(2) A theological framework, that I will call “the logic of retribution”, underlies the rationale for the use of violence against children. In “the logic of retribution,” God is understood most fundamentally in terms of impersonal, inflexible holiness. God’s law is seen to be the unchanging standard by which sin is measured. Human beings are inherently sinful. God’s response to sin is punitive. Jesus’ death on the cross is necessary as a sacrifice to provide the only basis for sinful human beings escaping their deserved punishment.

(3) Consistent pacifists must raise theological concerns here. When God is understood, as with the logic of retribution, primarily in terms of impersonal holiness, legal requirements, and strict, vengeful justice, the biblical picture of God as relational, compassionate, and responsive is distorted.

(4) Not only is it justified according to problematic theological assumptions, corporal punishment also has problematic practical consequences. It may well intensify the dynamic of responding to violence with violence, actually educating young people into the practice of using violence. It may also contribute to a stunted experience of life for its recipients.

(5) Given that all theology is humanly constructed, we may (and must) reconstruct our understanding of God in order to foster consistently pacifist theology and practice.

(6) Foundational for such a theological reconstruction, the Bible may be read as providing bases for a “logic of restoration.” According to the logic of restoration, God’s holiness is personal, flexible, dynamic, and relational. God’s justice is concerned with restoring relationships and community wholeness, not with punishment, vengeance, and balancing the impersonal scales of an eye for an eye. God’s mercy is unconditional, not dependent upon human beings in any sense earning it.

Good grief

In Biblical theology, Theology on April 6, 2014 at 12:16 pm

Ted Grimsrud

Sermon at Shalom Mennonite Congregation—April 6, 2014—John 11:35

The scripture text this morning is short, in fact don’t yawn or anything like that when I read it or you might miss it. But you probably know it. It’s the shortest verse in the Bible. The King James Version of John 11:35 says it this way: “Jesus wept.” The New Revised Standard Version is a bit more expansive: “Jesus began to weep.” I guess those translators couldn’t stand it that an entire verse had only two words.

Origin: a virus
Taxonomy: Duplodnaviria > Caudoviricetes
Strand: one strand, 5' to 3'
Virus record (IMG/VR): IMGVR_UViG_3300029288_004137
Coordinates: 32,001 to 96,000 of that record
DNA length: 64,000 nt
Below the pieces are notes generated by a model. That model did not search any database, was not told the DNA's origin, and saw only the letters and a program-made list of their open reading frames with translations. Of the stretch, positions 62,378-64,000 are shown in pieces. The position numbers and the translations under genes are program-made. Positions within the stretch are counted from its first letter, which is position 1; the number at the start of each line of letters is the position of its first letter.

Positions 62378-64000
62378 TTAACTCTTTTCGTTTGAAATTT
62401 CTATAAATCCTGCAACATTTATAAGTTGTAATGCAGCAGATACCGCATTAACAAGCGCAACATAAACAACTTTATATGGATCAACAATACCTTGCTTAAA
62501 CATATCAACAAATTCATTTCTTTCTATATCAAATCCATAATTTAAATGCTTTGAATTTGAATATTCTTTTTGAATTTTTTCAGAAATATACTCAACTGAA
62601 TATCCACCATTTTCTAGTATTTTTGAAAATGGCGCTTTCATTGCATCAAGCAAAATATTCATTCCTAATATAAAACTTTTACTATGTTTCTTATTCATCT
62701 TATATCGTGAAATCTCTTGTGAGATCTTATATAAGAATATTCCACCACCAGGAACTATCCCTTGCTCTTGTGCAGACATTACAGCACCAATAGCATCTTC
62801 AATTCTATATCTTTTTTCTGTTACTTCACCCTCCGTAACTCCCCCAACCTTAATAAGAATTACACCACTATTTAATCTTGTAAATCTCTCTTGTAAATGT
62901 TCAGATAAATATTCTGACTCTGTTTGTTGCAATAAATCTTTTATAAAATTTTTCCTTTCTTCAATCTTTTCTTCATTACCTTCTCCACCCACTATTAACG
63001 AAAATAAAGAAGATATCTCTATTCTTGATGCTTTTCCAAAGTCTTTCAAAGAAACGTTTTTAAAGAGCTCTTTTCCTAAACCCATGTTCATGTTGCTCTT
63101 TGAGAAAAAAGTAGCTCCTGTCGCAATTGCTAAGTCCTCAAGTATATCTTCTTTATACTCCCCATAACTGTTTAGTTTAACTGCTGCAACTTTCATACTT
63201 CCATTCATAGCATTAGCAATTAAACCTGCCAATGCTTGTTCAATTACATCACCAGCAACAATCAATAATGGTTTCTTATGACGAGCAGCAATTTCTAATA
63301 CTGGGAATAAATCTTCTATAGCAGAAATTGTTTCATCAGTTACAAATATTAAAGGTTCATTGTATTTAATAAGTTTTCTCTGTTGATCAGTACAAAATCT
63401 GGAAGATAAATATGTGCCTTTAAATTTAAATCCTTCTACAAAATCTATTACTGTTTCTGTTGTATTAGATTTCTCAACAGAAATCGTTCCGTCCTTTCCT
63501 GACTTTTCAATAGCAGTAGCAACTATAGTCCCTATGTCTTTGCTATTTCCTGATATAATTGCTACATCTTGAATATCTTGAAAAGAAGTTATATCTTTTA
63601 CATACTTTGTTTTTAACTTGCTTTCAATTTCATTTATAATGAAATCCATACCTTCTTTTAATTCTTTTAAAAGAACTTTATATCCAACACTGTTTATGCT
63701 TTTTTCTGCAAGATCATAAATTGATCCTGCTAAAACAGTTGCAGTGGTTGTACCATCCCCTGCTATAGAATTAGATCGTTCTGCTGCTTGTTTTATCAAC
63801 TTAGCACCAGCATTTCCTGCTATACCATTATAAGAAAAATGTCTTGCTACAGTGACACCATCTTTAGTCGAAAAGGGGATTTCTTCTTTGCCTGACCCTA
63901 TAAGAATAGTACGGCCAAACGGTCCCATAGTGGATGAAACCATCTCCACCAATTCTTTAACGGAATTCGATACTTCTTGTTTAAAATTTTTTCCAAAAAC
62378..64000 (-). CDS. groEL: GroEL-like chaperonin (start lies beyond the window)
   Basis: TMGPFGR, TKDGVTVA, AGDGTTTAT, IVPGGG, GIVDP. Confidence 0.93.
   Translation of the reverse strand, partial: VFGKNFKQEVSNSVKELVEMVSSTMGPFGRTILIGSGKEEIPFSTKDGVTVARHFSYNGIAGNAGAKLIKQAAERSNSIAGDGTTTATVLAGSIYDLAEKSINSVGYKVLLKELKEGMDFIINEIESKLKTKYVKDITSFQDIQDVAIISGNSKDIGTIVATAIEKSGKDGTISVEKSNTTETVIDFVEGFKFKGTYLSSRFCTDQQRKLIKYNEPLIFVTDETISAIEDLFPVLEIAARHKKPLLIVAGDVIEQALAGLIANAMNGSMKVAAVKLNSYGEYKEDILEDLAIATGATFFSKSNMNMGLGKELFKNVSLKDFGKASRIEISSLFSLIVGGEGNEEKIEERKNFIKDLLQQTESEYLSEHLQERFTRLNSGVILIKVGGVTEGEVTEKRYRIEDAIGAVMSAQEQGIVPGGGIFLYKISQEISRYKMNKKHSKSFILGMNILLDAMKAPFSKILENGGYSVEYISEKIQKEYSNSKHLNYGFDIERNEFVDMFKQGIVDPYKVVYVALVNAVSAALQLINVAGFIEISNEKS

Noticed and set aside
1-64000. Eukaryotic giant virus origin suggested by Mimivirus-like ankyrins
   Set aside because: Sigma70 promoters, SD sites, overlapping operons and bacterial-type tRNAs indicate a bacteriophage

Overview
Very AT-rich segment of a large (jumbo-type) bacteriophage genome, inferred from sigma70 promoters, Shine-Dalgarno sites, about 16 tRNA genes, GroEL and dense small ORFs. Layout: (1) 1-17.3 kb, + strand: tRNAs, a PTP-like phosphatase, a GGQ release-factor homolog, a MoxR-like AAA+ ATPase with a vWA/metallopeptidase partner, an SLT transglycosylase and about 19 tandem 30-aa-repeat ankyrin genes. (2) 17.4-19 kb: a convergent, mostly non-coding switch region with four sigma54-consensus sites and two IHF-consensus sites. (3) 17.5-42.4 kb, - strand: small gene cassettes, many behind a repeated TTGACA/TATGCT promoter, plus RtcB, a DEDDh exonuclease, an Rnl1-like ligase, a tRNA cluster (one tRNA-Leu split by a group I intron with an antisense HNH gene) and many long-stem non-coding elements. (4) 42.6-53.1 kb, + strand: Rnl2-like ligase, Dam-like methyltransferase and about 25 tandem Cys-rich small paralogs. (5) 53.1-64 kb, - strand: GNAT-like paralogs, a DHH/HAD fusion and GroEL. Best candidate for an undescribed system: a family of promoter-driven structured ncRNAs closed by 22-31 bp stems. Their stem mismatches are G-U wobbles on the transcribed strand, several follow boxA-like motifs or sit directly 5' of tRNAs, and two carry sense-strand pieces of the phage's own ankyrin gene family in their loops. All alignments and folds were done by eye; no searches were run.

Small verse, big message

I want to take these two (or four) words, this little Bible verse, and make a big statement. At this point of Jesus weeping, of Jesus experiencing deep grief—the word translated “wept” could actually be translated “wailed and lamented;” it signifies something quite intense—when Jesus weeps he shows us the intersection between the divine and the human like nothing else he ever did. In his grieving, Jesus most clearly shows us what God is like.

It’s notable that the Gospel of John, of all the gospels, shows us that Jesus wept. John’s Jesus is the most divine of the four gospels, the most—we could almost say—superhuman of the four Jesuses presented in the gospels. Yet John makes the point that Jesus weeps. I want to say that this fits; the most exalted, God-manifesting Jesus is the one who weeps, the one who grieves.

The godness of God is seen in God’s grief. The divine presence in humanity is seen, as much as anywhere, when we grieve. Our grief marks us as creatures made in God’s image, as creatures who possess the spark of God—even as our grief also marks us as human, all too human, fragile creatures, all too fragile.

I don’t know about you, but I don’t usually think of grief as all that great of a thing. I think of the few moments of deep grief that I have experience and I would be more than happy to have bypassed those moments. Though, as I reflect a bit, I realize that what I would want to bypass are the experiences that led to the grief, not the grief itself—grief was a response on the way to healing.

Let’s think about how we use the word grief. But first a tangent.